Week of November 22, 1999




Statism is the notion that your life, money and property are not yours, but ultimately the property of the state.  Under statism, your life is regulated, your money is forcibly taken from you and you must obtain permission from statists before you can use your property.

All law is backed by the threat of force or its actual use.  In a free society, law only uses force in retaliation against those who initiate it.

In a statist society, such as we have today, most laws invoke the initiation of force against those who have not initiated force against anyone.  The most notable instance, in recent history, is the antitrust action against Microsoft, which has not initiated force against anyone.  The federal government and various states are seeking, through the initiation of force, to bring Microsoft—and ultimately all computer- and Internet-related companies—under their control.  If statists can bring Microsoft to its knees, then they can bring any company down.

The initiation of force is the sine qua non of statism.  Without this power, they would be impotent, unable to threaten or harm the life of another.

Many instances of the initiation of force do not involve actual physical contact between the initiator and his victim.  If you are suddenly confronted by an armed robber, you fork over your money because of the threat of force, even though the robber never touches you.  Nonetheless, the robber has initiated force against you.   The same is true when statists enact regulations robbing you of your freedom.   You comply under the threat of force by the state, out of the fear of being arrested and jailed for not obeying their regulations.

Statists are so fond of railing against guns, yet they are the biggest proponents and users of guns in the initiation of force by the state.  Rather than personally mugging you on a street corner, they mug you every day with their legislation—and if you do not comply, they have thousands of armed agents ready and willing to physically initiate force against you.  They will haul you off to jail and/or take your money and property, even though you have not used force against anyone.

There are many disparate groups fighting against statism’s advance in America: conservatives, libertarians, Objectivists and others.  The wonder is most do not focus on statism’s vulnerable underbelly: the initiation of force.

The initiation of force is the moral code of an armed thug.  Let Al Gore and his statist buddies attempt to justify it.  They can’t.  In my dreams, I would hope some journalist—in a nationally televised news conference—would ask Gore to justify it, to explain why the initiation of force by the state is somehow morally different than its use by an armed robber.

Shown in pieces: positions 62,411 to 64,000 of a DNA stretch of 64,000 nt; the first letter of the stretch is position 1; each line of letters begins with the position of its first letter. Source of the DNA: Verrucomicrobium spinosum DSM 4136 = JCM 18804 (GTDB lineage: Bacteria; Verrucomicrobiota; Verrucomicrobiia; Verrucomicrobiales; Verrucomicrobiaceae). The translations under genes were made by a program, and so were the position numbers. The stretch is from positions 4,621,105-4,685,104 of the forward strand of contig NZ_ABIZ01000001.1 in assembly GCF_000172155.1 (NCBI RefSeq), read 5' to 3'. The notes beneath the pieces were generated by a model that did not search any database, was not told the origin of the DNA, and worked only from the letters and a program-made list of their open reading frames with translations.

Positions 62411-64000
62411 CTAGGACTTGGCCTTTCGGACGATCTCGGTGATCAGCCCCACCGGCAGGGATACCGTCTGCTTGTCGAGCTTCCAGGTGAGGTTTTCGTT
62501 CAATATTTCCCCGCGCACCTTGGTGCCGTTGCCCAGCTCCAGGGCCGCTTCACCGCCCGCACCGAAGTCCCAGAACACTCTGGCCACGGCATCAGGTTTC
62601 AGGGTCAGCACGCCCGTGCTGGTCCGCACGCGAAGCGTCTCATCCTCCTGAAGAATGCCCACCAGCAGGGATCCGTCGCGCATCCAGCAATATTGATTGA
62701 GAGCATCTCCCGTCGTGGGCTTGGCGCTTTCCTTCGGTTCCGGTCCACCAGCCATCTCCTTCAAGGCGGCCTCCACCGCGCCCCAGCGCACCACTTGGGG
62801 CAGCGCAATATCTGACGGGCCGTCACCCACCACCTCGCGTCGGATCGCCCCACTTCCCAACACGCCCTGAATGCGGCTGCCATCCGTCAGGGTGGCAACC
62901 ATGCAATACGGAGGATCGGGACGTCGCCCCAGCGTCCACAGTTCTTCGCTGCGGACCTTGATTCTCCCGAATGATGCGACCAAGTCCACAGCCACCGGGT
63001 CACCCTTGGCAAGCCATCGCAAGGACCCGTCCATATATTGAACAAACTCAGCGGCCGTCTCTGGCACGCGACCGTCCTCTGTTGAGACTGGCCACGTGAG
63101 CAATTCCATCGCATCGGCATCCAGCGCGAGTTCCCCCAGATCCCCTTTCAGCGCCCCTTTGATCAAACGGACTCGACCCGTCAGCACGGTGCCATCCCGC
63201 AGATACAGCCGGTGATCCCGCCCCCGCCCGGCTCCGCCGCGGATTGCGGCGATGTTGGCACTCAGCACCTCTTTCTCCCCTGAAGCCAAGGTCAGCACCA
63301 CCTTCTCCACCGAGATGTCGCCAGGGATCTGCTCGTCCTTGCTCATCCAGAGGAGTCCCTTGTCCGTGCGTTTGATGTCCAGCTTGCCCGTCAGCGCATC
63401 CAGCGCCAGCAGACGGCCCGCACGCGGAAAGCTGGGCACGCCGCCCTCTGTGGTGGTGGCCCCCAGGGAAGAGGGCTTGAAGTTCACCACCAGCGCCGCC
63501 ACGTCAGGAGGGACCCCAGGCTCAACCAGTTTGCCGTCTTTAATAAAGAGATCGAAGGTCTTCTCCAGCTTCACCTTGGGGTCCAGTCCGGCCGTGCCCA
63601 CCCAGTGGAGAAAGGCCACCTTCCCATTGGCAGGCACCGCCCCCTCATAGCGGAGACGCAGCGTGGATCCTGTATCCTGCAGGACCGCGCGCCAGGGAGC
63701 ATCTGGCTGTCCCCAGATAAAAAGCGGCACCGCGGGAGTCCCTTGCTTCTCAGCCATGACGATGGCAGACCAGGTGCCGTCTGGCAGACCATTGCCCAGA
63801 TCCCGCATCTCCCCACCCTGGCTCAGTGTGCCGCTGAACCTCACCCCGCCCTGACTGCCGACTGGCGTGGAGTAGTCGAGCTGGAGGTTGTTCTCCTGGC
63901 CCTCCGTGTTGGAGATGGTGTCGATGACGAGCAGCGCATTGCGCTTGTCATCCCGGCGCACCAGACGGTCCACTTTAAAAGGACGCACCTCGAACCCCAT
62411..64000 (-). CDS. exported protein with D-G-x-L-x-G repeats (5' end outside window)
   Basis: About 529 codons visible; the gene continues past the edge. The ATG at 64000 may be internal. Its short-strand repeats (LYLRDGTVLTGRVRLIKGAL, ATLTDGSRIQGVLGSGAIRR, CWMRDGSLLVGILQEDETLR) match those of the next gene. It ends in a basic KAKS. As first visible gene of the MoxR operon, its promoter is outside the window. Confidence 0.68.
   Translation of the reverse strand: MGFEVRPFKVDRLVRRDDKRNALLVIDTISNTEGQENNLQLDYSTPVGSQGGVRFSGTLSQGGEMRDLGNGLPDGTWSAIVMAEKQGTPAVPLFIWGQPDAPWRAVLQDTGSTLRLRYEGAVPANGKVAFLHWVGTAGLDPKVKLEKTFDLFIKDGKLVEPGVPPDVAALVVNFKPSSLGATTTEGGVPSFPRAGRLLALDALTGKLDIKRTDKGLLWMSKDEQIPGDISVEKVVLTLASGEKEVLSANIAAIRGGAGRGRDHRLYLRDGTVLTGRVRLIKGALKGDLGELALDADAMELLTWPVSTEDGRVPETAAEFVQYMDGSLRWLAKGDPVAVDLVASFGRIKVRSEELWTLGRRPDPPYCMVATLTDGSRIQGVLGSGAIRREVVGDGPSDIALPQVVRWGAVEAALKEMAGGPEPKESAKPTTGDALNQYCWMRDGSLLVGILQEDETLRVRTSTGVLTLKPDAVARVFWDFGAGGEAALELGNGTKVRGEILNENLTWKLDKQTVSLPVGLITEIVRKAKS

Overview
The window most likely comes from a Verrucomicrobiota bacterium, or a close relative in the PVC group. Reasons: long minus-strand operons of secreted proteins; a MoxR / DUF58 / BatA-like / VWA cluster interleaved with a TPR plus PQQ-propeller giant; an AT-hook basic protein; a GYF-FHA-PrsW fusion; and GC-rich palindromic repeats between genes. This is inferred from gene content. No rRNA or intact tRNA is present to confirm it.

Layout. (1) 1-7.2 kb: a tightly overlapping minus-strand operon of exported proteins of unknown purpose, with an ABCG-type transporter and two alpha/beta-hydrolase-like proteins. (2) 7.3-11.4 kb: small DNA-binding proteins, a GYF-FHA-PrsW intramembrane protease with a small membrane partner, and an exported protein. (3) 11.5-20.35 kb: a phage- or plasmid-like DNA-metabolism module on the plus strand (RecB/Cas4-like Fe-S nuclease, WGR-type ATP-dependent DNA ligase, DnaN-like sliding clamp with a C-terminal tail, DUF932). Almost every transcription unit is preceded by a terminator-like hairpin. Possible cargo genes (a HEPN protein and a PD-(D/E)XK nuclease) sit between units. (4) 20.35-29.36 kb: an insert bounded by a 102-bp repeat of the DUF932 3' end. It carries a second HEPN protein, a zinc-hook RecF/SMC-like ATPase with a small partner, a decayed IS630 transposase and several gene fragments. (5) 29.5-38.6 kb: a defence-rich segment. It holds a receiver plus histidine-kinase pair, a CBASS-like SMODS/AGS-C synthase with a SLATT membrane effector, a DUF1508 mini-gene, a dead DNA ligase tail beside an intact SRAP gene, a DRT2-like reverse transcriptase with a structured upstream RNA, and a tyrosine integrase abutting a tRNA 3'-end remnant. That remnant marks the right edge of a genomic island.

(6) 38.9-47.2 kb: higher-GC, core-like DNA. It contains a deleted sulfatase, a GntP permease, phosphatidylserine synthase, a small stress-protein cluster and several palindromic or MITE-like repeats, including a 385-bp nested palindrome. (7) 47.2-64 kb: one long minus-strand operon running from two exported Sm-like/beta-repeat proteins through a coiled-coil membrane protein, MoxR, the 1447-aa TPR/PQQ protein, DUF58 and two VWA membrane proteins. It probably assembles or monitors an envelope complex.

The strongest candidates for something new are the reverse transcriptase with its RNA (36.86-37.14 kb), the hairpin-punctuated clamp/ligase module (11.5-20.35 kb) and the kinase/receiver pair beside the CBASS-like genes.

Exasperatingly, there is a wide disparity between most individuals’ private and public behavior.  As private individuals, most reject statism and the initiation of force.  I think most generally believe that your life, money and property are yours.   And most would never dream of personally initiating force against you.  Yet many, if not most, of these same individuals will publicly support statism and the state’s use of the initiation of force.

Most likely do not understand that statists are initiating force and that their actions are no different, in principle, from those of an armed thug . As long as most continue to remain blind to the actions of statists, as long as they continue to sanction the initiation of force, America’s freedom will continue its steady decline.

Force should only be used in self-defense and only in retaliation against those who initiate it.  This goes double for the state since its powers of force are many times greater than any lone robber.  What’s wrong for the robber is wrong for the state.  The state should only be in the business of protecting you from the initiation of force.  It should not be in the business of inflicting it upon you or anyone else.

There are many in this country who profess to believe in goodwill and peace among men.   If these individuals are serious and sincere, then let them join in a campaign to outlaw the initiation of force by anyone and especially by the state.  As long as the state is the aggressor, the initiator of force, it will be an instrument for the destruction of freedom, peace and goodwill. 

Fulton Huxtable
November 22, 1999

Copyright 1999 Fulton Huxtable